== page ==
Ohio gets $2.3M in Honda’s $85M multi-state settlement

MEDLEY, FL - MAY 22:  A deployed airbag is seen in a Chrysler vehicle at the LKQ Pick Your Part salvage yard on May 22, 2015 in Medley, Florida. The largest automotive recall in history centers around the defective Takata Corp. air bags that are found in millions of vehicles that are manufactured by BMW, Chrysler, Daimler Trucks, Ford, General Motors, Honda, Mazda, Mitsubishi, Nissan, Subaru and Toyota.  (Photo by Joe Raedle/Getty Images)

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MEDLEY, FL - MAY 22: A deployed airbag is seen in a Chrysler vehicle at the LKQ Pick Your Part salvage yard on May 22, 2015 in Medley, Florida. The largest automotive recall in history centers around the defective Takata Corp. air bags that are found in millions of vehicles that are manufactured by BMW, Chrysler, Daimler Trucks, Ford, General Motors, Honda, Mazda, Mitsubishi, Nissan, Subaru and Toyota. (Photo by Joe Raedle/Getty Images)

American Honda Motor Co. and Honda of American Manufacturing Inc. agreed to pay a total of $85.1 million, of which Ohio’s share is more than $2.3 million, in a multi-state settlement over charges the automaker concealed safety issues tied to defective airbag systems that resulted in 14 American deaths.

The systems were designed and manufactured by Takata Corp., a longtime Honda supplier, and were first installed in vehicles sold in the United States in the 2001 model year, Ohio Attorney General Dave Yost said Wednesday.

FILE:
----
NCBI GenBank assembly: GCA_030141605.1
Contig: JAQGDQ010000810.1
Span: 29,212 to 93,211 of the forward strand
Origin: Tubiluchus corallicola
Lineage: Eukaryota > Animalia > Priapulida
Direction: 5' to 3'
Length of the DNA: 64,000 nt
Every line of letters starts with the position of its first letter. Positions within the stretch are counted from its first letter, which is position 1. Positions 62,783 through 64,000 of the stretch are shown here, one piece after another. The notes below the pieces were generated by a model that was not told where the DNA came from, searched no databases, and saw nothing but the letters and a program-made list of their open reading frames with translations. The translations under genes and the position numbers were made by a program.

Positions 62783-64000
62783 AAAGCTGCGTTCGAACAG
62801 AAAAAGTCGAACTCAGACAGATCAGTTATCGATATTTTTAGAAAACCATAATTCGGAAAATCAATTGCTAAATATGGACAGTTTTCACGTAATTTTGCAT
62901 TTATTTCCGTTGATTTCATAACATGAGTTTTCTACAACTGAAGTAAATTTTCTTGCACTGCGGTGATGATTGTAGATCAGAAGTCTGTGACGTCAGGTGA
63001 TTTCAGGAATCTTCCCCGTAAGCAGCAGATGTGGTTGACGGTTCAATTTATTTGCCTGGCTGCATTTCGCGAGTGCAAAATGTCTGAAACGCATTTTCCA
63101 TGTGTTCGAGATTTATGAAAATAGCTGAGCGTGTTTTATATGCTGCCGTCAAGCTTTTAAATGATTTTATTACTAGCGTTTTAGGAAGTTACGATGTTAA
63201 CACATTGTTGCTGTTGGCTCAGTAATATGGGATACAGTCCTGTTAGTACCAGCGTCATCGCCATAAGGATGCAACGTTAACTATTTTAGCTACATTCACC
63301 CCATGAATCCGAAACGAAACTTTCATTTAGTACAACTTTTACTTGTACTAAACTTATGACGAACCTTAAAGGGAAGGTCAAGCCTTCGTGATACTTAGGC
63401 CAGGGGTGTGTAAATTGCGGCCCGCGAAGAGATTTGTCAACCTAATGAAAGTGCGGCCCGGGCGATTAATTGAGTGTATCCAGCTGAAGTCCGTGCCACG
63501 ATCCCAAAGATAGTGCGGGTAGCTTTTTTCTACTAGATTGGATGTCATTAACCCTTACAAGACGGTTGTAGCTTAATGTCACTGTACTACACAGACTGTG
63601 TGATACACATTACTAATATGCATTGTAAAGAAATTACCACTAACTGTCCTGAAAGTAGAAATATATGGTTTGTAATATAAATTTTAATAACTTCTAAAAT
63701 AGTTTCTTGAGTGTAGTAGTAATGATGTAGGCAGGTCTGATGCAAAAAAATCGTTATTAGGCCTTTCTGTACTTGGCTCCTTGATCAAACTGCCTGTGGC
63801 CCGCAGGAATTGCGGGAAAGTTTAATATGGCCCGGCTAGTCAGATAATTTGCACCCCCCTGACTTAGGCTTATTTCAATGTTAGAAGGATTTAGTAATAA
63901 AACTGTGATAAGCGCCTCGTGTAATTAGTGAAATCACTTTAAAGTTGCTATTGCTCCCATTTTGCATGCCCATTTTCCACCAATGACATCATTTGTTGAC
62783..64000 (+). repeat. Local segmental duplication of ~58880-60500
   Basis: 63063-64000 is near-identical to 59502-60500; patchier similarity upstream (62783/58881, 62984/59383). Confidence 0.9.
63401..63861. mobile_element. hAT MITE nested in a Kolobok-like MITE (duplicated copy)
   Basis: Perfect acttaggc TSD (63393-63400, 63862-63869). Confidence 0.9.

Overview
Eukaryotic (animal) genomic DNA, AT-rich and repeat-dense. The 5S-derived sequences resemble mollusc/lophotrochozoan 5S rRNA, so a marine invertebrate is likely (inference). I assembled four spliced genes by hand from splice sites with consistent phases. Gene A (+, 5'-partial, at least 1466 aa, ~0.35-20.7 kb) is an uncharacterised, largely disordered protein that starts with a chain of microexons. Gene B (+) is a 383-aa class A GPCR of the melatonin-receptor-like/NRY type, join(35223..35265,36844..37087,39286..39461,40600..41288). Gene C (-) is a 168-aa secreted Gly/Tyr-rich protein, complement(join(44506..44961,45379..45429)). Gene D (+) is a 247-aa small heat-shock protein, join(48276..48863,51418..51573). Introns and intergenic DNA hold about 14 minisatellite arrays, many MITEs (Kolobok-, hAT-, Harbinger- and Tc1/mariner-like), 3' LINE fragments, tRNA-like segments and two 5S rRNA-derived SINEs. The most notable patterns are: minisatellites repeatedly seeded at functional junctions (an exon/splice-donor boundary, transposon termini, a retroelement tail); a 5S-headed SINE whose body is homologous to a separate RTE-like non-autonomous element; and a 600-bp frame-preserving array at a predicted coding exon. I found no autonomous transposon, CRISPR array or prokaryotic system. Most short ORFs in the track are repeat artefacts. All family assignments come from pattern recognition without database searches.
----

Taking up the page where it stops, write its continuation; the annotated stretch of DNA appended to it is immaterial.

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The settlement, reached between Honda and the attorneys general of 48 states, territories and the District of Columbia, caps an investigation into Honda’s “failure to inform regulators and consumers that the frontal airbags posed a significant risk of rupture, which could cause metal fragments to fly into the passenger compartments of vehicles,” Yost’s office said. “The ruptures resulted in at least 14 deaths and 200 injuries in the U.S. alone.”

“I’d never buy a car if I knew systems meant to save me and my family could actually hurt us,” Yost said in his release. “That is what Honda denied Ohio consumers — the chance to make the best decisions for their families. This agreement will ensure that doesn’t happen again.”

The states made the case that Honda engineers suspected that the airbags’ propellant, ammonium nitrate, could burn aggressively and cause the inflator to burst. States contended that Honda “delayed warning consumers and safety officials, even as it began partial recalls in 2008 and 2009.”

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“Further, Honda continued to represent to consumers that its vehicles, including its airbags, were safe,” Yost’s office said.

Under the terms of the consent judgment, which will be filed with the Franklin County Court of Common Pleas, Honda has agreed to injunctive relief, which, among other things, requires it to ensure that future airbag designs include “fail-safe” features to protect passengers in the event the inflator ruptures.

Consumers who own a Honda or Acura are encouraged to visit Honda’s airbag recall website at Hondaairbaginfo.com, or call its customer service number at 1-888-234-2138, to see if the vehicle is subject to a recall. Consumers may also check for open recalls by going to Safercar.gov.

Honda released a statement in response to Yost’s announcement, saying in part: “Honda continues to lead the industry in its efforts to replace defective Takata airbag inflators. The company has thus far replaced more than 16 million defective Takata airbag inflators in its vehicles and made more than 292 million individual attempts to contact owners and urge them to have their recalled Takata airbag inflators replaced. "

Now bankrupt, Takata pleaded guilty in 2017 to federal criminal fraud charges for “deceiving” automakers about the safety of its airbags, Honda added.

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